There are some tricks in cooking that are so simple, yet so effective, you almost need to patent them. If you’ve ever added a drop of rosewater to a bowl of whipped cream sweetened with a little confectioner’s sugar, you’ll know what I mean. Served with plump, red, sweet strawberries, it’s heaven on earth.
It’s a specific kind of heaven, though. A heaven some way to the East, in a sunny courtyard decorated with cool blue-and-white mosaics, with trickling water from a fountain as the soundtrack. Rosewater gives a subtle sweetness that tastes of the residual heat trapped in a rose garden on a summer’s evening – a warmth that’s exquisitely perfumed and languid.
Enough flowery prose. The facts: rosewater comes mainly from Iran and Lebanon. It’s a by-product of rose oil, which is used to make perfume. Besides having religious significance – rosewater is added to the water used to clean Islam’s holiest shrine, the Kaaba – it has a long and distinguished history in Middle Eastern and Asian cooking. It’s used to flavour sweet drinks, such as the Indian milk drink, lassi, as well as teas, jams and sweets.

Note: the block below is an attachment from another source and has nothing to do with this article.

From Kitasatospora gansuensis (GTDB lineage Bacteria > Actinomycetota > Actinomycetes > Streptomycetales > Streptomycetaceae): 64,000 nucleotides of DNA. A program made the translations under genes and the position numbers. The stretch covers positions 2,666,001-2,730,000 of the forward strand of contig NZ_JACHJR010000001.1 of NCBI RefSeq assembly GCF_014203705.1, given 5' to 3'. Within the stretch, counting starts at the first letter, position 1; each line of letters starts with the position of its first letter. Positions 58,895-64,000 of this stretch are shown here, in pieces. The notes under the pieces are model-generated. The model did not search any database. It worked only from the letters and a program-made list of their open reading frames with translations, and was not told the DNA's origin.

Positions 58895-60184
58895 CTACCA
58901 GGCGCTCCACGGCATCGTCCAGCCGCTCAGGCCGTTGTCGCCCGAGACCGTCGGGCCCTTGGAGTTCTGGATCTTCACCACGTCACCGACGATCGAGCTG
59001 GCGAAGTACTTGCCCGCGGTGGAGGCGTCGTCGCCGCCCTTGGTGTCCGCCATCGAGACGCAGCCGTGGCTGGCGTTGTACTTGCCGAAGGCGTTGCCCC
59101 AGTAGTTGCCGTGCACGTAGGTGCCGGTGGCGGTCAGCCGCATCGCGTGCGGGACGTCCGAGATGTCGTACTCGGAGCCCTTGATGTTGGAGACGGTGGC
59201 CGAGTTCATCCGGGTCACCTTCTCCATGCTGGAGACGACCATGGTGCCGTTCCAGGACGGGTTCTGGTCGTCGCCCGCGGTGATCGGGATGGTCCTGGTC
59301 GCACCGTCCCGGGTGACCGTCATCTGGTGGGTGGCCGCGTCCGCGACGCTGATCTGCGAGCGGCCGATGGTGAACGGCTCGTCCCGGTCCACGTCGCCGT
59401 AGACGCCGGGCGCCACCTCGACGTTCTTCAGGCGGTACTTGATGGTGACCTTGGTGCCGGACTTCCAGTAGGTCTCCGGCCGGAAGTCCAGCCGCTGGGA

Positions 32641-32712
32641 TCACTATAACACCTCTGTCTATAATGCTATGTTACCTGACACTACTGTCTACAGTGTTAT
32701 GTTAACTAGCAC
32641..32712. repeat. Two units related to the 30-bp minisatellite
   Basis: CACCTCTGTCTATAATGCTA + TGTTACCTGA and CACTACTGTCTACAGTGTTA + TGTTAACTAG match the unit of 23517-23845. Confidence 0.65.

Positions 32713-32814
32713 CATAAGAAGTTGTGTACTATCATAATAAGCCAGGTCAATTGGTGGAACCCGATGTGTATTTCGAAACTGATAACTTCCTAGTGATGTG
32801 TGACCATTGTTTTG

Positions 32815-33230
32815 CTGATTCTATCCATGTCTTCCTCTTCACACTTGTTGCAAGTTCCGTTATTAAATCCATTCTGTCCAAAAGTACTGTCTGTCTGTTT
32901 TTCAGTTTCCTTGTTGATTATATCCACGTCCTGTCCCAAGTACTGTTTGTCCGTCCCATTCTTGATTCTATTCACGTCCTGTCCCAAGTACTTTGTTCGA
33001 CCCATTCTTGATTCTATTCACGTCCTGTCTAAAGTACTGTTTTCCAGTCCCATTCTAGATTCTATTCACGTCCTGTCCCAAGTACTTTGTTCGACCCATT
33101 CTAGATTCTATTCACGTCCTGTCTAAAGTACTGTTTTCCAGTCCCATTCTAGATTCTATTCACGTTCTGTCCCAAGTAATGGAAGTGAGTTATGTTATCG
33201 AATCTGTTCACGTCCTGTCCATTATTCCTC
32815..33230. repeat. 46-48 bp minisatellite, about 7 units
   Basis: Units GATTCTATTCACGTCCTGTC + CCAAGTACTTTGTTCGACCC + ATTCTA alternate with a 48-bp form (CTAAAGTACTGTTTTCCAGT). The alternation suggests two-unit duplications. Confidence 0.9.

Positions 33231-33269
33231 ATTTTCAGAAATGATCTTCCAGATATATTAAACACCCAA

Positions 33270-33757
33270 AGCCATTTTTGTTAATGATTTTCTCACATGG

Rosewater is a wonderful way to add an exotic dimension to your cooking. A few drops in a marinade for lamb will bring out the tender sweetness of the meat. Sprinkle some in the cooking water for a fragrant rice pudding, together with a splash of orange flower water. The combination is divine.
Rosewater can take the place of vanilla extract in recipes for shortbread, plain sponge cake, or all manner of buttery baked goods. Break with tradition and add a splash to your apple pie filling, or sprinkle over pomegranate seeds or raspberries, before scattering the fruit over a large meringue topped with pillows of whipped cream.
A fragrant cream for serving with strawberry cake or any red summer fruits.
- lightly whipped, heavy cream - 300ml/1 1/4 cups
- confectioner's (icing) sugar - 1 tbsp
- rosewater - 1-2 tsp